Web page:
Licence suspended at Russian bar Relax as men evicted from west Hull premises
THE men who ran a trouble-hit late-night Russian bar in central Hull have been evicted from the premises.
The move was revealed as councillors voted unanimously to suspend the premises licence of the Relax bar in Spring Bank for three months after police applied for a review.
An interim order to strip Jurijs Tuziks of his position as designated premises supervisor was also made permanent.
The review was triggered after a 32-year-old man suffered a fractured skull in an attack inside or close to the bar on New Year's Eve.
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It followed a fight between Russian and Polish men inside the bar earlier that night.
Speaking at a council licensing sub-committee, Humberside Police solicitor Paddy Whur described the New Year's Eve assault as a "very serious incident".
He said: "The victim was left in a drug-induced coma as a result of a fractured skull."
Mr Whur said police had gathered evidence of "significant crime and disorder" at the bar on most weekends during the early morning hours.
He said: "Worryingly, none of it was being reported to the police by the company operating the premises."
After officers from the police licensing team submitted an application to review the bar's licence, they also took steps to temporarily remove Mr Tuziks' designation as bar supervisor.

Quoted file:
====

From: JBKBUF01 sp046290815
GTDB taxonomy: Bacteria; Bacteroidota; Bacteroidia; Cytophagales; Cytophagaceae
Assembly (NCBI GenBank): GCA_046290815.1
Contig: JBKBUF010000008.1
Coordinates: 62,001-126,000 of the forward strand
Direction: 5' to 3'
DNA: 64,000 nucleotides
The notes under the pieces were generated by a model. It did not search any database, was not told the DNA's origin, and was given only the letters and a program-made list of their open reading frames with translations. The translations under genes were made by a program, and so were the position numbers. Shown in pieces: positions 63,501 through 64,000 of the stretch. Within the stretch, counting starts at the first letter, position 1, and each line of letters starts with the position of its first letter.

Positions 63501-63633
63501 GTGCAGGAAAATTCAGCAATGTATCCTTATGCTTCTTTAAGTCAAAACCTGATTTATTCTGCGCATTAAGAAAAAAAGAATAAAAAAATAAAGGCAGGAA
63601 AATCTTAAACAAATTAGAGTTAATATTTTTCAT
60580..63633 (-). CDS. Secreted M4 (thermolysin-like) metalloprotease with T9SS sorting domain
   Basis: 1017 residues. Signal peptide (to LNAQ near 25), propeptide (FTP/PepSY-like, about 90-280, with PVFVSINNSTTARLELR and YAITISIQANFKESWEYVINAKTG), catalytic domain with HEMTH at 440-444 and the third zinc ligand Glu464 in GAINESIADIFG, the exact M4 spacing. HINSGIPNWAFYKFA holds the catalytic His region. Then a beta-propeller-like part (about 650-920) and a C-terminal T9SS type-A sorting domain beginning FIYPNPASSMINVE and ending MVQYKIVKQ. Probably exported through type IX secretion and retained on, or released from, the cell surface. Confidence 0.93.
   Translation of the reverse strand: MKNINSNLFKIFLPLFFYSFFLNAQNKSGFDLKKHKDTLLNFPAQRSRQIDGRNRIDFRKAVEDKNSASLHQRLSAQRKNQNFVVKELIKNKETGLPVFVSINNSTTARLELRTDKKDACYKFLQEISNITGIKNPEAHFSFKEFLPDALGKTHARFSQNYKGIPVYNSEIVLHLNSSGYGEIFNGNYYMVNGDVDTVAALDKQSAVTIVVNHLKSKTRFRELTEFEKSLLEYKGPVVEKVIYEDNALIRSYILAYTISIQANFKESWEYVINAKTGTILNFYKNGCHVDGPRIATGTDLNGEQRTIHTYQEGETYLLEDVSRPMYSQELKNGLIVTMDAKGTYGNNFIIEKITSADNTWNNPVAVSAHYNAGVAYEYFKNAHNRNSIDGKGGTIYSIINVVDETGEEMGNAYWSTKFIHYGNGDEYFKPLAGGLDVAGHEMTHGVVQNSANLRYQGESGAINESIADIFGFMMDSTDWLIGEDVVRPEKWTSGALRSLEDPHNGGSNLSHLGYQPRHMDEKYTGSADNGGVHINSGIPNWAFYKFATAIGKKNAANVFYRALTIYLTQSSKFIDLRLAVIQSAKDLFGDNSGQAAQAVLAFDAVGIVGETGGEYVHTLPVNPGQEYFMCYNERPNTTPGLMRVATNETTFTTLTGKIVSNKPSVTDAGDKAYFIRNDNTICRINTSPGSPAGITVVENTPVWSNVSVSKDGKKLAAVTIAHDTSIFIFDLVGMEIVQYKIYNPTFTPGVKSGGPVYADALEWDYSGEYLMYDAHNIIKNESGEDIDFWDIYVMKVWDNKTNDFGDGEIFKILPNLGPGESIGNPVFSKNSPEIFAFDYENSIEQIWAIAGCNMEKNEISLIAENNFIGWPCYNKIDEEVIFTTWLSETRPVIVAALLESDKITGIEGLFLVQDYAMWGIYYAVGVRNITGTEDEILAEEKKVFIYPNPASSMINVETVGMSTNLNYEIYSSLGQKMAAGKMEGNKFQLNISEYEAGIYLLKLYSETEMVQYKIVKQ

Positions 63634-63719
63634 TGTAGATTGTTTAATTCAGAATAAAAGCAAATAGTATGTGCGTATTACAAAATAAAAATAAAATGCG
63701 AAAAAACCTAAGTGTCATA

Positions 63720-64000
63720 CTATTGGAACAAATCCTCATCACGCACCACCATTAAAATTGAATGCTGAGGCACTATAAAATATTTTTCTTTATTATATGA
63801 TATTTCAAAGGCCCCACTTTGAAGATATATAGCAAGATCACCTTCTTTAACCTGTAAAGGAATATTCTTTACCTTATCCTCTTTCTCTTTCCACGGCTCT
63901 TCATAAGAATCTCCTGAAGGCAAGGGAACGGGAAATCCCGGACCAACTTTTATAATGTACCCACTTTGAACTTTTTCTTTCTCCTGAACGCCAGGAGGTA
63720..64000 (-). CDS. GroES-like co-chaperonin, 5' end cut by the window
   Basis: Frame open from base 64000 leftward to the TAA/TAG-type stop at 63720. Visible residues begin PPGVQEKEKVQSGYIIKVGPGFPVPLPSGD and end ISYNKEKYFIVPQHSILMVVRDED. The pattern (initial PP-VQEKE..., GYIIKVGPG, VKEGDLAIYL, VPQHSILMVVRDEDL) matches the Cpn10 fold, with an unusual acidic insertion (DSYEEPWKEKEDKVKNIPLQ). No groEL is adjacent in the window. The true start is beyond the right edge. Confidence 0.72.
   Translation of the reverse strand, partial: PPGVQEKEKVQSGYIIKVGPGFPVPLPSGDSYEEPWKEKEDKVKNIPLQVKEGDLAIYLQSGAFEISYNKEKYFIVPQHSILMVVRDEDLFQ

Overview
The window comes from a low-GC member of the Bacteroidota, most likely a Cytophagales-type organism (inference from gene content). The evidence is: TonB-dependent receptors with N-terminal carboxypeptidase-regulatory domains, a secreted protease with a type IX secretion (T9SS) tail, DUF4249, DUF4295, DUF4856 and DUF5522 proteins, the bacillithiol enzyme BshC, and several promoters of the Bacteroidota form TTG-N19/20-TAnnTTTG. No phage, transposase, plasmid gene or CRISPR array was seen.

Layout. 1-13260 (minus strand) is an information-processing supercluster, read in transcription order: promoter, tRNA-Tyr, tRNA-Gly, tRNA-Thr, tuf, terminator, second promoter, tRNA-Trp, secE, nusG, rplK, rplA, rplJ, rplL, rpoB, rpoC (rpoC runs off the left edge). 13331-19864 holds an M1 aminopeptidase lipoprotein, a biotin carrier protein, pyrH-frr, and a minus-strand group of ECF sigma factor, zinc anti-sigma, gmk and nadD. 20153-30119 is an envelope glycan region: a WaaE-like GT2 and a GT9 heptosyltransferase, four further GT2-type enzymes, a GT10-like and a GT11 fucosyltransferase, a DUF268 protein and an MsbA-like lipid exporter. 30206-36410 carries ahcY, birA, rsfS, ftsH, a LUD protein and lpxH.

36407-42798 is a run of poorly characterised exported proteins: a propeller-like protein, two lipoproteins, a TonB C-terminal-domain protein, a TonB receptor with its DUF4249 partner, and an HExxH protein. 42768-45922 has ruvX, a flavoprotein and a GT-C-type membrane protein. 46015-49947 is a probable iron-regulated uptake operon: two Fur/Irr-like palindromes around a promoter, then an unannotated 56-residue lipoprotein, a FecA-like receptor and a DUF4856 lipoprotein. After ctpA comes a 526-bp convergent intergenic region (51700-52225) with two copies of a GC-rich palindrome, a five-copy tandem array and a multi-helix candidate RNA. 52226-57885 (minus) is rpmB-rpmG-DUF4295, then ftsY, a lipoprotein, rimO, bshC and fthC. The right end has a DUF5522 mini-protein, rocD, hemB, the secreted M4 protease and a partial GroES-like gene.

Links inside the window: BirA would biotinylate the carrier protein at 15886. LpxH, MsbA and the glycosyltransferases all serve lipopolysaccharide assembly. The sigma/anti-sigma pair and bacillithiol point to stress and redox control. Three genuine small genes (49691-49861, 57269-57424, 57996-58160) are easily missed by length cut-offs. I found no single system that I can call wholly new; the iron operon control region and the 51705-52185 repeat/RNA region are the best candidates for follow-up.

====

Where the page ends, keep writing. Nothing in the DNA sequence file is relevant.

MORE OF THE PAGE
No details of other assaults at the bar were made public at the hearing.
Instead, the sub-committee heard that police officers worked with the owners of the building who had leased the bar to Mr Tuziks and his associates.
Mr Whur said: "That lease has been terminated and the tenants have been removed from the premises."
He said the building's owners, Kensington Holdings, had co-operated closely with the police during the licence review process after also being kept in the dark over the violence.
Paul Holland, representing Kensington Holdings, said: "The company held the freehold but had no day-to-day knowledge of what was happening with this premises. The matters were not brought to the company's attention until the application for a review was made."
Mr Holland said the firm owned several licenses premises in Hull which were operated separately by tenants without any trouble.
He said the company agreed there were "ample grounds" for the review.
The three-man sub-committee unanimously agreed to suspend the bar's licence for three months and ban Mr Tuziks from his position as designated premises supervisor.
They also agreed that any future licence should include extra conditions covering the employment of a minimum of four door supervisors after 11pm and the submission of a written dispersal policy for dealing with customers leaving the bar late at night, with a limit of ten people allowed outside at any one time.